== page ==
A man walked directly into the path of a bus in Lake Nona on Wednesday.
The 15-passenger self-driving shuttle came to a halt and let out a loud beep – preventing a collision and turning heads from the firefighters in attendance.
The demonstration was part of a training session meant to teach Orlando’s first repsonders how to handle emergency situations involving Beep autonomous vehicles, soon to hit the roads in the southeast Orlando community.
Beep, an Orlando-based company, plans to introduce the shuttles later this summer.
During Wednesday’s training, Orlando Fire Department and Orange County Fire Rescue crews, along with Orlando Police Department officers, got hands-on experience with the vehicles, learning how to enter the passenger area and manually operate and disable the shuttles’ automated driving system, said Beep CEO Joe Moye.
Orlando joins a number of cities adopting autonomous vehicles, including Gainesville, Jacksonville, Detroit and Las Vegas, after city officials studied the technology for years as a solution to mobility and traffic safety.
Orlando Sentinel - Metered Site
As communities in southeast Wisconsin continue to grow, so does the need for volunteer firefighters. Fire Chief Tim Allen of the Union Grove Yorkville Fire Department has been in the business for decades, so firefighting is in his blood.
"I grew up in this business. My dad did it for 34 years, so I have been here since I have been a kid," said Allen.
He said over the years he has noticed the number of volunteer firefighters decrease and the call volume increase.
Allen said the reason the number of volunteers across the state and nation is decreasing is due to the increase in training.
"Everybody is facing the same problems. I haven’t heard of anybody that says, 'Oh, we got a ton of people,' " said Allen.
To help recruit and retain new volunteer firefighters, state Sen. Patrick Testin and lawmakers proposed a bill called the B.R.A.V.E Act.
"We have roughly 863 fire departments here in the state of Wisconsin, and 701 rely solely on volunteers and an additional 100 rely on part-time volunteers. The vast majority of our fire departments are dependent on men and women who volunteer their time to protect our communities," said Testin.
WTMJ-TV NBC 4 Milwaukee
According to some Heartland first responders, a feature on your smart phone could save your life.
“Medical ID” shows information about your health, especially important if you’re ever unresponsive or unable to communicate.
“Everybody never thinks it’s going to happen to them until it’s done,” said Quentin Goode, Stoddard County Ambulance District EMT and Strike Team.
He’s referring to needing emergency medical assistance for any reason. That’s when the “Medical ID” phone feature comes in handy for first responders.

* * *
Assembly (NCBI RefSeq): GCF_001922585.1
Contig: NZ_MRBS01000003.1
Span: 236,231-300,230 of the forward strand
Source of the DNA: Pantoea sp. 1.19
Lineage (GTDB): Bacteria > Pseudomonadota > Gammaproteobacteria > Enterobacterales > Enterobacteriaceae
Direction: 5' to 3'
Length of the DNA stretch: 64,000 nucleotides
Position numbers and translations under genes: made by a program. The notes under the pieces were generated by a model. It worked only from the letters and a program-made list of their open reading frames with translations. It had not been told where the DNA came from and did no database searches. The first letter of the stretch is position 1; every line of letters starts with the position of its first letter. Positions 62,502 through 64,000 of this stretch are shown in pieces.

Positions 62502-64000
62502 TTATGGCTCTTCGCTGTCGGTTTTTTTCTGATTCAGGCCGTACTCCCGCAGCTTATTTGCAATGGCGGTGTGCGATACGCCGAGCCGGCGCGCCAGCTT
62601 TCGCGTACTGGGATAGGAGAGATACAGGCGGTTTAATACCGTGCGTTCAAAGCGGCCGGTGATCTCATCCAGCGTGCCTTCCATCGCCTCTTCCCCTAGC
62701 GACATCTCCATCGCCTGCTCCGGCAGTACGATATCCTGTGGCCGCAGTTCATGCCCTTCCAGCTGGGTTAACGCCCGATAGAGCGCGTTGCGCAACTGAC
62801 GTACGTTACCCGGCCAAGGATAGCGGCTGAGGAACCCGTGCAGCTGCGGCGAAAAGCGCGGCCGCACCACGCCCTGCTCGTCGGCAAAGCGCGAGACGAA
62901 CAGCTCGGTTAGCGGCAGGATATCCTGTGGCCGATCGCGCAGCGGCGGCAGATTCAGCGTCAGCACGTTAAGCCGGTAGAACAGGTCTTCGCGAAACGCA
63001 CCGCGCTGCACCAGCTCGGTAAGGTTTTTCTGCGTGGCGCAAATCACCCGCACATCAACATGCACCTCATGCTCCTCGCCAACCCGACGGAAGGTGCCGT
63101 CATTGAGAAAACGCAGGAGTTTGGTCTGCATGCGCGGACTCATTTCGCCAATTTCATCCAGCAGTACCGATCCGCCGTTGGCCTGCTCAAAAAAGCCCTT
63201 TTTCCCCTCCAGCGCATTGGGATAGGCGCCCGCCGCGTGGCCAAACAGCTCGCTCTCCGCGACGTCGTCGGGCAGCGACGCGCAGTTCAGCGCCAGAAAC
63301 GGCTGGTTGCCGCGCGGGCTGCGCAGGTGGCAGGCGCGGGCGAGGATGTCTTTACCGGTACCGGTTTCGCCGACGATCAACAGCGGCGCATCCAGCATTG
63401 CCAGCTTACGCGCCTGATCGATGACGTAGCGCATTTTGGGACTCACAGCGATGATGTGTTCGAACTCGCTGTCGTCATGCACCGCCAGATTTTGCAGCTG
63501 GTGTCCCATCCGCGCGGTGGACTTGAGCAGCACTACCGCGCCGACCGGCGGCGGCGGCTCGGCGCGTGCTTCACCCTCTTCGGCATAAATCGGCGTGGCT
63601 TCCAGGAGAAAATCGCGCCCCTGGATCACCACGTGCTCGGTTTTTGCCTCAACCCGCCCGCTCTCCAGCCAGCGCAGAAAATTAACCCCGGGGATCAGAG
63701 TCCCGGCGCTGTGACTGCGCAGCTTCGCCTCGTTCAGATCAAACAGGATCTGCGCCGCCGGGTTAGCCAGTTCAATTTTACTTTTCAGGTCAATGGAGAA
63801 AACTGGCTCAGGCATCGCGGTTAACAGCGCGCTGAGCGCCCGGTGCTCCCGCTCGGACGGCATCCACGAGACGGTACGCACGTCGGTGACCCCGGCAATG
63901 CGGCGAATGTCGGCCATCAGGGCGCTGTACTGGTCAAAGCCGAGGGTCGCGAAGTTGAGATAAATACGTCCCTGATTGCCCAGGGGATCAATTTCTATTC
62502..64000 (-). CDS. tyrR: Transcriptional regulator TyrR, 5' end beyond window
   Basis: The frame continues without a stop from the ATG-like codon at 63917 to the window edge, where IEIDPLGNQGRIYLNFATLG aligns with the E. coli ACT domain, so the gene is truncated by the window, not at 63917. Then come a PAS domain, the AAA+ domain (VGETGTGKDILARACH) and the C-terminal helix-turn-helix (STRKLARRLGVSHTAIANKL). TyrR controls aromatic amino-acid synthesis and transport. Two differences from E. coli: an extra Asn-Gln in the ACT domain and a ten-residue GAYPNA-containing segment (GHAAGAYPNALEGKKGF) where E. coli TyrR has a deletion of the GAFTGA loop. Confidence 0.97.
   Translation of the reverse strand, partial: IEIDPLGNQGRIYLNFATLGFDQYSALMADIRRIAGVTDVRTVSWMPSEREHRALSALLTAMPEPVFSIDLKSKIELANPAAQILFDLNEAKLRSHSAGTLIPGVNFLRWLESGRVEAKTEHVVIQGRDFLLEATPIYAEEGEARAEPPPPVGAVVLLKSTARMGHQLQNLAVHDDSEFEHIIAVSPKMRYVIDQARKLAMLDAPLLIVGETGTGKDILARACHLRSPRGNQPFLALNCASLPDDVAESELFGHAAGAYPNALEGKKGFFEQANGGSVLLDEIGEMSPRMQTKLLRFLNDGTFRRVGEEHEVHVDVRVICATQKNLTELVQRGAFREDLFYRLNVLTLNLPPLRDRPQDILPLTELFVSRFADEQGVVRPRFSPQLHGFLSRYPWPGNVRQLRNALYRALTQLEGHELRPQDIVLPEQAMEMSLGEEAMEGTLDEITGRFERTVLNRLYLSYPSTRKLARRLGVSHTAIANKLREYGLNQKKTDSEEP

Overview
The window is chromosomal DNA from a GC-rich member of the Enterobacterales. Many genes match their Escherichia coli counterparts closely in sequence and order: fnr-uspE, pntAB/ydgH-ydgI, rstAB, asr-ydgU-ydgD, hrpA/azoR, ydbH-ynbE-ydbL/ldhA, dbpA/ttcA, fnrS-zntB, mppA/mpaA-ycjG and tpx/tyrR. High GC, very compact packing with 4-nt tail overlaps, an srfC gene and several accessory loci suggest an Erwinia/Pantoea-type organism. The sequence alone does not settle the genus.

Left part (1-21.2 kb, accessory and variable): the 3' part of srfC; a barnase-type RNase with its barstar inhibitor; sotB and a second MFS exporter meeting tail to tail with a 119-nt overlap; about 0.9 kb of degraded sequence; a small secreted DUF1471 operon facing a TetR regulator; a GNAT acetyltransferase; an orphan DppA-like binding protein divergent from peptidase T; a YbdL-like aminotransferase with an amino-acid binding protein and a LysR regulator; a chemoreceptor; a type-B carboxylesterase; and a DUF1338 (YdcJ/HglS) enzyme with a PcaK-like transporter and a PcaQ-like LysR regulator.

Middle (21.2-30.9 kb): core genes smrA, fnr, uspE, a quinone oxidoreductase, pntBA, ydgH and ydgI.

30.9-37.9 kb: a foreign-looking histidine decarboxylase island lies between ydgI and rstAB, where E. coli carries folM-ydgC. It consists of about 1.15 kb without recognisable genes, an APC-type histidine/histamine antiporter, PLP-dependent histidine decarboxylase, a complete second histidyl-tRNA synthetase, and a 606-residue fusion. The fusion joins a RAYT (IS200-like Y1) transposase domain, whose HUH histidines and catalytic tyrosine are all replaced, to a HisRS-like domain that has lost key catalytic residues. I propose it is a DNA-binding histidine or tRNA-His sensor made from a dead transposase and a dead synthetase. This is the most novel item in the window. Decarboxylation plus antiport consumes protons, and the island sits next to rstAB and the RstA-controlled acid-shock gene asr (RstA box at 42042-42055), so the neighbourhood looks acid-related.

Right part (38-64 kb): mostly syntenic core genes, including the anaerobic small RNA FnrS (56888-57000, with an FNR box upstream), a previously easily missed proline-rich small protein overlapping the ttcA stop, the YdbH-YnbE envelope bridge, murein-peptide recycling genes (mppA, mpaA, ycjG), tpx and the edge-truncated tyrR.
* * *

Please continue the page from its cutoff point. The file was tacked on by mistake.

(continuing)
“You pretty much are going into it blind. So not knowing any of the patient’s information, whether their allergic to something to any medication that we’d be giving in route," he said.
Captain Jamie Holcomb, EMD, EMT-B for Stoddard County, described it like a tech-savvy medical bracelet.
“In the event that a person’s unresponsive, this can be a vast amount of knowledge into a person’s medical history,” said Holcomb.
KFVS-TV 12 CBS Cape Girardeau
VIDEO: New cutting-edge technology to help firefighters and first responders was developed right here in the Bay Area.
It's called "C-Thru" and it allows firefighters to see through thick smoke when battling fire -- and a man from San Francisco came up with the idea.
The Menlo Park Fire Department has tried the technology and say it's a game changer.
During testing, this technology shaved off minutes of their response time, and that could be the difference between life and death.
Behind the technology -- a trip inside a volcano.
“While we were inside this active volcano, our team of 60 folks as we were trying to navigate inside the volcano couldn't see where we were going and it presented a hazard,” said the man behind the technology, Sam Crossman.
Inside that smoke-filled volcano nearly five years ago, Crossman realized a need to restore vision in high stress, hazardous conditions, not just for volcano explorers but also for firefighters, especially after his own scare last year at his Russian Hill home.
KRON-TV 4 San Francisco
It was an accident that changed policy and the way firefighters protect us.
Four Cincinnati firefighters were putting out a fire 28 years ago, when all of a sudden the ladder they were on snapped. Almost three decades later, for the first time, one of those firefighters is talking about that day and the changes that followed.
Don Roper remembers that day like it was yesterday.
It was a two-alarm fire at an abandoned home in the scorching heat. The mission for Roper and his men seemed simple -- put out the fire and make sure no one was inside.
But no fire is ever routine, and July 21, 1991, was proof of that.
While Roper and his men from Ladder No. 4 were trying to get to the roof of the Corryville home, the unexpected happened.The wooden ladder Roper and three other firefighters were climbing broke in two.
In an instant, all four men fell almost 20 feet to the ground. Suddenly, firefighters coming to the rescue needed to be rescued.
Roper said it all just happened so fast -- but he remembers every second.
WLWT-TV NBC 5 Cincinnati